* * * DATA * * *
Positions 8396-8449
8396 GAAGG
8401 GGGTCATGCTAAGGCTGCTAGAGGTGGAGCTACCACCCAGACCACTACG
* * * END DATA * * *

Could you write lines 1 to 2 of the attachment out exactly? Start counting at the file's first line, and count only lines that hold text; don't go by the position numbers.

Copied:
Positions 8396-8449
8396 GAAGG